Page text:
For the record, Cerbrus and I have a history of "brawling on the site", however it should be noted we have also been online friends off the site and basically I respect and like Cerbrus. I think Cerbrus and I have needed to take this out of the public arena to resolve perceived conflicts and we are doing that in a private chat room. This will be less disruptive for the community and foster better community adhesion. There's no hard feelings from my perspective. We need to take care of our core users.
    – user3956566
    Aug 27, 2018 at 10:18

1 Answer 1


I completely disagree with you on multiple fronts.

  1. This isn't a JS room issue. The user has been suspended from chat as a whole, not just from the JS room.
  2. Kicks generate flags, flags get moderator attention, that's what they're there for.
  3. The 3000 year suspension takes extra effort to produce (i.e. removing the DOM maxlength limitation on the input, and knowing the number of 9s it takes)
  4. There's absolutely nothing wrong with a moderator stepping in, suspending for a short (short being relative) time until another moderator with more context can properly assess the situation, which is exactly what happens here.

There was nothing unprofessional or unbecoming of Yvette's behavior. She did exactly as expected of her, suspended the user immediately to get him out of everyone's hair, and pinged another moderator (me) who had more context.

Also, honestly, you're a positive and constructive member of this community, but your particular personal vendetta against Yvette needs to stop.

  • 2
    The misconduct is in how she communicates with me. She can't stay professional around me. I can understand that I push her buttons at times, but how she responds to that is unprofessional.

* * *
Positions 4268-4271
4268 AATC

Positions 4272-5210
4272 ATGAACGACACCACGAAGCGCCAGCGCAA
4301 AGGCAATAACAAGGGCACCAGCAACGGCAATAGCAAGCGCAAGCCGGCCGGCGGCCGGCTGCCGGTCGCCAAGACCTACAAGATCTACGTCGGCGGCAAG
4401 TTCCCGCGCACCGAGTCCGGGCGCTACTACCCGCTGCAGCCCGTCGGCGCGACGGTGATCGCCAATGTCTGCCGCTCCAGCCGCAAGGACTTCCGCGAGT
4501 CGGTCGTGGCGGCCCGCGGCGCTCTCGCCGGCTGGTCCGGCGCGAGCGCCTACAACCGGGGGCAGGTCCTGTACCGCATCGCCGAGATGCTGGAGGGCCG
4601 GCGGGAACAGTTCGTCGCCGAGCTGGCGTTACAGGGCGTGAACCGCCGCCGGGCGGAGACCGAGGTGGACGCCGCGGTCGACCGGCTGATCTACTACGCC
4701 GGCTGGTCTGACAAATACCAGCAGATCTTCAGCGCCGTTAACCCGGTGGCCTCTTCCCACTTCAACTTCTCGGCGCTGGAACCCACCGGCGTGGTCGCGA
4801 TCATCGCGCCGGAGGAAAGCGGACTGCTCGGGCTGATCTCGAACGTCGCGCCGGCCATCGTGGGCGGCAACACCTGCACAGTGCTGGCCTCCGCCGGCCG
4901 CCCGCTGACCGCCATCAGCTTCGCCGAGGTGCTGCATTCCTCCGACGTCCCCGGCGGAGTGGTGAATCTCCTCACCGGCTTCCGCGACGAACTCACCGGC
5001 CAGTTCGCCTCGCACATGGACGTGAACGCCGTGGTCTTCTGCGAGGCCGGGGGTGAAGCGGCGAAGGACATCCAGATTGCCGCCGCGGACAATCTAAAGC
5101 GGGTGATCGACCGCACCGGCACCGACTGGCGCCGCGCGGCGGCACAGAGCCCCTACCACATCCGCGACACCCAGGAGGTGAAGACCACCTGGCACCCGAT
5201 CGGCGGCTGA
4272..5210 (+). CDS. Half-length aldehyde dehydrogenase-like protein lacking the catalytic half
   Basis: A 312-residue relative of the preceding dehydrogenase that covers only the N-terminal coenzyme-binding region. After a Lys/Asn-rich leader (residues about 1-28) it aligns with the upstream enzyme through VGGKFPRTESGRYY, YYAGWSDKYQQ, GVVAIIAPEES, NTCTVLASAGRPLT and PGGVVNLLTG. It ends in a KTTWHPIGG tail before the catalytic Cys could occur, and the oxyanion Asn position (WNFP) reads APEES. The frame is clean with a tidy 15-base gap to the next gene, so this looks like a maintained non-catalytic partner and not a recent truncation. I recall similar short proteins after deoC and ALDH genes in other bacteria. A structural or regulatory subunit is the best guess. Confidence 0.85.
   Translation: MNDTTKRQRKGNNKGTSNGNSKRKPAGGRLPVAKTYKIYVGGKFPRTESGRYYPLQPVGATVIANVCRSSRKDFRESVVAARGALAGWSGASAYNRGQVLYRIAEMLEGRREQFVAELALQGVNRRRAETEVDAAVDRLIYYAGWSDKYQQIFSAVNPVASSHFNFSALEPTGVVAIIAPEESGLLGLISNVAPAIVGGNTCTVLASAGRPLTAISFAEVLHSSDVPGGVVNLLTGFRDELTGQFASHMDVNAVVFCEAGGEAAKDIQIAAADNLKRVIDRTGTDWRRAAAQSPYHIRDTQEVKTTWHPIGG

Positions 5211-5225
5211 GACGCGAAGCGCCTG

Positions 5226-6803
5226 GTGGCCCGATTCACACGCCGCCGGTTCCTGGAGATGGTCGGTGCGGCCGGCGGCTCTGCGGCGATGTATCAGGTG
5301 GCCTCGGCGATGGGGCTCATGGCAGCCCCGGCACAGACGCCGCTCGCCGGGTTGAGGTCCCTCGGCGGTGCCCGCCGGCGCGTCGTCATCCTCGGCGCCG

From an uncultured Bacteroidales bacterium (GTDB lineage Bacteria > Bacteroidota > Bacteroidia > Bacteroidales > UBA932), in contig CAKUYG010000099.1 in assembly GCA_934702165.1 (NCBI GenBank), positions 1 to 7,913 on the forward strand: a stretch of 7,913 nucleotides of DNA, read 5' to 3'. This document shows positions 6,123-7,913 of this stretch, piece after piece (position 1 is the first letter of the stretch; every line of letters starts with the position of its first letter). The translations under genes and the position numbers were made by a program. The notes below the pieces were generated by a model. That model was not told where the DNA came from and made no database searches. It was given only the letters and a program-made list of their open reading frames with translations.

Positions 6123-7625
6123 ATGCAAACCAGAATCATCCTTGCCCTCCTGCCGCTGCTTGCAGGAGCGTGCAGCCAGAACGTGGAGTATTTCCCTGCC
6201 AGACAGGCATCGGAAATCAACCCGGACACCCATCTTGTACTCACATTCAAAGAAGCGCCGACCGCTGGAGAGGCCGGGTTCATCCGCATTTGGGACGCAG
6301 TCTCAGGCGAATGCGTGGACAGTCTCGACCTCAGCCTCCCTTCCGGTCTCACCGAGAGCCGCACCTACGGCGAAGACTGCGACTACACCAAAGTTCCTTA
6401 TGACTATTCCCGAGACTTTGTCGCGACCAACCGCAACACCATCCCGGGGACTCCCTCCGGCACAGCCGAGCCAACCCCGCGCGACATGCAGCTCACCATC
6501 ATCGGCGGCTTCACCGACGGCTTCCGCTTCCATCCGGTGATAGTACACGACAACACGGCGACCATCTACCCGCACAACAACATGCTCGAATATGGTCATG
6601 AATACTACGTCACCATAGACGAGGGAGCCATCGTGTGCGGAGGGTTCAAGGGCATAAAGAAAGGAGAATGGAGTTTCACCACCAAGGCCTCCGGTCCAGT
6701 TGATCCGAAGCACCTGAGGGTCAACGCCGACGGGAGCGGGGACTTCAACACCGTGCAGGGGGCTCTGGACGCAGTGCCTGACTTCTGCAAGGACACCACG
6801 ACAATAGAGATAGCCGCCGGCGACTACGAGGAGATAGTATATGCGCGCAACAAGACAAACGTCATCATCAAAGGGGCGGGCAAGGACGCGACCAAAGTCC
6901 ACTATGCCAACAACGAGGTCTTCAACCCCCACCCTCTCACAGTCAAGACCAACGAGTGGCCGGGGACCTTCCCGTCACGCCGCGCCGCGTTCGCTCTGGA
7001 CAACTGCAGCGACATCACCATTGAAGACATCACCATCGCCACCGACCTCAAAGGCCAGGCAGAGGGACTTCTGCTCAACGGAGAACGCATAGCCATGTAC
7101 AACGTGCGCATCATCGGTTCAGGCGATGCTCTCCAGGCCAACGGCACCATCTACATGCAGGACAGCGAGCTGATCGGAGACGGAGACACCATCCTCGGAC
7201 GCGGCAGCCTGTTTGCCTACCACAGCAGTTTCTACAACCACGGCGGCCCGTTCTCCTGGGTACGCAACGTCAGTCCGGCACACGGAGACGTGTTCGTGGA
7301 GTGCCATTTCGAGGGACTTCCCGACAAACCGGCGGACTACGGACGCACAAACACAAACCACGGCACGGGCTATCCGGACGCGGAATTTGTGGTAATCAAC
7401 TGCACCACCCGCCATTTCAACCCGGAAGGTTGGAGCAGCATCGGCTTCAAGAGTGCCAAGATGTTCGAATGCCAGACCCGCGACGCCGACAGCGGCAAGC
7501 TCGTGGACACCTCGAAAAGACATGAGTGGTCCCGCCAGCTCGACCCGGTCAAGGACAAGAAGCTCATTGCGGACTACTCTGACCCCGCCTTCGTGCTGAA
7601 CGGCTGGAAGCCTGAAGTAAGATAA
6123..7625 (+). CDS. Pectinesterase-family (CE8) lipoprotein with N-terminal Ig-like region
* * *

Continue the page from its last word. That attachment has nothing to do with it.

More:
– Cerbrus
    Aug 27, 2018 at 7:41
  • 2
    Furthermore, if only she mentioned somewhere that she pinged a moderator with more context... If only she waited to update her meta answer with the "see you in 417 days" message, until said moderator responded...
    – Cerbrus
    Aug 27, 2018 at 7:44
  • 29
    1. She doesn't owe you explanations, this is a moderation issue involving the suspension of another user who is not you. 2. Assume we talk behind you mortals' backs all the time (we do). 3. Again, there's nothing I see that's unprofessional or unbecoming with her behavior towards you. Aug 27, 2018 at 7:45
  • No, mods don't "owe" anybody explanations or details. But transparency is a feature, not a bug of this system. People who don't have access to the TL or mod messages appreciate knowing what's going on. If there's an opportunity to give more context, it should be taken. Monkey with a gun in there hand.
    – user1228
    Aug 27, 2018 at 17:04
  • 7
    @Will While that is definitely true, it's fairly normal for moderators to not discuss details of users' suspensions with other users. It's even in the mod agreement. I don't agree that giving out more context in this particular case would have helped, it's not a matter of transparency as it as a matter of Cerbrus jumping to conclusions (and later admitting to do so and apologizing). Aug 27, 2018 at 18:11